As a basketball coach, Coach Hill is able to o er full scholarships to every player he signs to his program; however, Coach Goodale divvies up the equivalent of 10 total scholarships among his 30-person roster while Coach Farrell gets 12.6 to split among 50 total team members. “Every kid gets a di erent number with each earning the amount they get,” said Coach Goodale. “Part of the reason it’s so important to diversify – especially in Track & Field – is that an athlete that can compete in multiple events can contribute more to the team and can therefore earn a more generous scholarship,” added Coach Farrell.

According to recent NCAA statistics, the average athletic scholarship for the 2016-2017 school year is about $10,400, which against the average cost of college tuition and fees for the current school year - $33,480 for private and $24,930 for state – falls far short. “To put it in perspective, consider that there roughly 1 million high school football players in this country who are competing for about 19,500 scholar- ships,” Mr. Ferrone said. “Just over two percent of those students will commit to Division I schools and the amount of any scholarship they receive could be negligible. There are no guarantees and even if a student does receive an athletic scholarship, there is always the possibility it may not be renewed after the rst year.”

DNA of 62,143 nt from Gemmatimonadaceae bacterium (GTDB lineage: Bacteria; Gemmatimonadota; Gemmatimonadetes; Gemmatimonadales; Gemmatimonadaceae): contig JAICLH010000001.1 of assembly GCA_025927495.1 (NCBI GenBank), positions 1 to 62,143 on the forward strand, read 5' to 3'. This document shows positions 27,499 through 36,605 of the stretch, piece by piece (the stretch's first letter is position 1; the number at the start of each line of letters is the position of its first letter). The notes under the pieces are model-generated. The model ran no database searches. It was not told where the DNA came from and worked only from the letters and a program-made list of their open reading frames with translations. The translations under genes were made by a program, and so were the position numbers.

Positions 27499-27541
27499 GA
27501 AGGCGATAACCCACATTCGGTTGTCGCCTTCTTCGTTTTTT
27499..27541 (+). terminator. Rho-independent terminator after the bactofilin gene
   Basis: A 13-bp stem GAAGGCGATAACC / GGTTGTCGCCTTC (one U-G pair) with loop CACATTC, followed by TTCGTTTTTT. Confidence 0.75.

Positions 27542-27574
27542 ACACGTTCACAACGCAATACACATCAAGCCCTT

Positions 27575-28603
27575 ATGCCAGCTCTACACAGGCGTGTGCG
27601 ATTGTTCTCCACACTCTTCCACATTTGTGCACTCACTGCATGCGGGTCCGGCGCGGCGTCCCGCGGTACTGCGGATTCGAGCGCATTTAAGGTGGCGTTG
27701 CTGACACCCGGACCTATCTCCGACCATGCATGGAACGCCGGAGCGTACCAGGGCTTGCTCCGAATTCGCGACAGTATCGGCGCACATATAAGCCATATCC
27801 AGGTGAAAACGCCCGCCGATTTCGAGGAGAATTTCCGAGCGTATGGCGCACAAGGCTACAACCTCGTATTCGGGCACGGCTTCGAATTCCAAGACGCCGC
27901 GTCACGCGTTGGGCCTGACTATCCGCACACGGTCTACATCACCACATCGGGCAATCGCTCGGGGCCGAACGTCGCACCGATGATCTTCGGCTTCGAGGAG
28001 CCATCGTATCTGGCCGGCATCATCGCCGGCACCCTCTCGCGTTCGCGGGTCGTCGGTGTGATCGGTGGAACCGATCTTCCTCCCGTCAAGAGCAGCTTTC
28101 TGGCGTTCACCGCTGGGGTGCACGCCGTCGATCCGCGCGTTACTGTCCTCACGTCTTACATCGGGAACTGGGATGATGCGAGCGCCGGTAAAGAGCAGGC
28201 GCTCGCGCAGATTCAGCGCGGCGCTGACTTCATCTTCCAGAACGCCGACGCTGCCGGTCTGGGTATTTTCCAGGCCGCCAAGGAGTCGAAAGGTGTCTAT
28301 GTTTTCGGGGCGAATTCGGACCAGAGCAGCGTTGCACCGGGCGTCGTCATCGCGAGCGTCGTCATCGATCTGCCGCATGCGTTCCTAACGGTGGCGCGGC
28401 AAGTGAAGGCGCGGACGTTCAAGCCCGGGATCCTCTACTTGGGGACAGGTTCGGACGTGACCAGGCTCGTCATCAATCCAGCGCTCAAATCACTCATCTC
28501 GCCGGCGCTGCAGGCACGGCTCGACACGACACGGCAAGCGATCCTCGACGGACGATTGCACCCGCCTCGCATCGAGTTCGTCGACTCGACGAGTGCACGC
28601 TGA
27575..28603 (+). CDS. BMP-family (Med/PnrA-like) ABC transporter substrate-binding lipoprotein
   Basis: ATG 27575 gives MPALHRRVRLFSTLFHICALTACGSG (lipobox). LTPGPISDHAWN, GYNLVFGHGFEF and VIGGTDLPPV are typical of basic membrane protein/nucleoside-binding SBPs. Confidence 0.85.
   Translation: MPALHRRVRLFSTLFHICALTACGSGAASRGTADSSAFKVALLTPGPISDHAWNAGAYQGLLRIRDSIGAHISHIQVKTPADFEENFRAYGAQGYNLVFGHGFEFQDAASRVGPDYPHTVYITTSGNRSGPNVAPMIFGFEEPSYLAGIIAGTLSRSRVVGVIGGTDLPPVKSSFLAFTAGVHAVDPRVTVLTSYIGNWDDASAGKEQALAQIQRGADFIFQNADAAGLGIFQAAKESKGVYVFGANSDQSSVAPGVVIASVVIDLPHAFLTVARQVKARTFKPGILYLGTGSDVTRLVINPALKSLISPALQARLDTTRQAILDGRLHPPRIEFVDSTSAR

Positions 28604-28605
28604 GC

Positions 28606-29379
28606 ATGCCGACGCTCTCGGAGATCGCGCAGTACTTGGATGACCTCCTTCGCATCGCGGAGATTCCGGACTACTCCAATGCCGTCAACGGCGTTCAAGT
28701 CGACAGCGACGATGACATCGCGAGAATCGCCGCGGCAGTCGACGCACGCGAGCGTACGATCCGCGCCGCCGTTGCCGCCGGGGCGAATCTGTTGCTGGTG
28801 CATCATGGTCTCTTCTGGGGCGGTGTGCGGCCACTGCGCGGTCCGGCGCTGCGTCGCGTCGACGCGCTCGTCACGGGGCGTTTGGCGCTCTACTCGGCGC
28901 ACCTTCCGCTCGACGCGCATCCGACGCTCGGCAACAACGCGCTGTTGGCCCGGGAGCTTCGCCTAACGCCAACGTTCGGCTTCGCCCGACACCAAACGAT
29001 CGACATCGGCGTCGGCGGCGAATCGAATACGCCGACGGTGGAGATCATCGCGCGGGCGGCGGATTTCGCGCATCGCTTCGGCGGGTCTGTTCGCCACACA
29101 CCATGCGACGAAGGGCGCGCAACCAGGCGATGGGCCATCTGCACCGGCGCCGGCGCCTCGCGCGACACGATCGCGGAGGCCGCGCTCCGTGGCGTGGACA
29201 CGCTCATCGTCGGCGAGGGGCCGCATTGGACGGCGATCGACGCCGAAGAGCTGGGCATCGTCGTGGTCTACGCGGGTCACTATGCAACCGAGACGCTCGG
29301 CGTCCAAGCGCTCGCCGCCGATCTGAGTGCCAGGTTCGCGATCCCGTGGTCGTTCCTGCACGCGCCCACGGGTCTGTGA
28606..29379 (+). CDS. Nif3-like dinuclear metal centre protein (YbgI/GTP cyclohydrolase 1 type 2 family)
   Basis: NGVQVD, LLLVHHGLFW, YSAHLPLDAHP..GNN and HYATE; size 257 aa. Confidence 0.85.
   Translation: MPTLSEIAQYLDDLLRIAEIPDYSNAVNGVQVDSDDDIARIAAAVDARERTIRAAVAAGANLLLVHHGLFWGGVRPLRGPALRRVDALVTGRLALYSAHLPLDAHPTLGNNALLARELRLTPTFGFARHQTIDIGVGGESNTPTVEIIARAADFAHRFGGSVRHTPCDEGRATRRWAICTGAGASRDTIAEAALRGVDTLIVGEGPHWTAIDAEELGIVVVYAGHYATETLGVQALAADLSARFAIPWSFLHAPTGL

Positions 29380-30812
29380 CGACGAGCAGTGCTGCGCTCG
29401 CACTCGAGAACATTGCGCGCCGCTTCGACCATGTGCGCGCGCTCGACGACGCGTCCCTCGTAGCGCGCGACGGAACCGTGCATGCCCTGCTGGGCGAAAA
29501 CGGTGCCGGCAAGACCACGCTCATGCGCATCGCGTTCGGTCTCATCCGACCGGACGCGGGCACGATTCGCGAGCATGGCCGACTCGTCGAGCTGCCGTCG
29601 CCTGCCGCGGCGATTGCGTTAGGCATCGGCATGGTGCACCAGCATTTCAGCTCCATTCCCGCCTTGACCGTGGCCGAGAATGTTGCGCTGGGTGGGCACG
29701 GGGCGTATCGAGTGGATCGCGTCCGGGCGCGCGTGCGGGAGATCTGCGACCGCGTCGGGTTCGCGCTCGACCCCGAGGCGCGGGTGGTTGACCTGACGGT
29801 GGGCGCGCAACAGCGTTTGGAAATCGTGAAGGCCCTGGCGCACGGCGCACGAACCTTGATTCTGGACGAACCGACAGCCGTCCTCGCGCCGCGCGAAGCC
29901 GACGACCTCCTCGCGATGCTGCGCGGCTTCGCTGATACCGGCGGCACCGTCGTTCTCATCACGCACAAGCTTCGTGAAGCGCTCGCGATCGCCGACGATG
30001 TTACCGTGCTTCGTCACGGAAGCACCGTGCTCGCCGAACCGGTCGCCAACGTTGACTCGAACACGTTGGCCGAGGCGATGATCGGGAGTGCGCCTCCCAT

The coaches concluded the presentation with some advice for current and prospective student athletes, encouraging them to be proactive and to market themselves to coaches with personalized letters of introduction. They stressed the importance of making as many uno cial college visits as possible to determine if the relationships with the coaches, teammates and school are the right t and cautioned against using fee-based recruiting services and camps or academies that make exaggerated claims and promises in exchange for high retainers.

By changing your response to others you also change the frequency at which you vibrate. Emotions have a measured frequency and if you change the frequency at which you vibrate you will attract the changes you wish to see.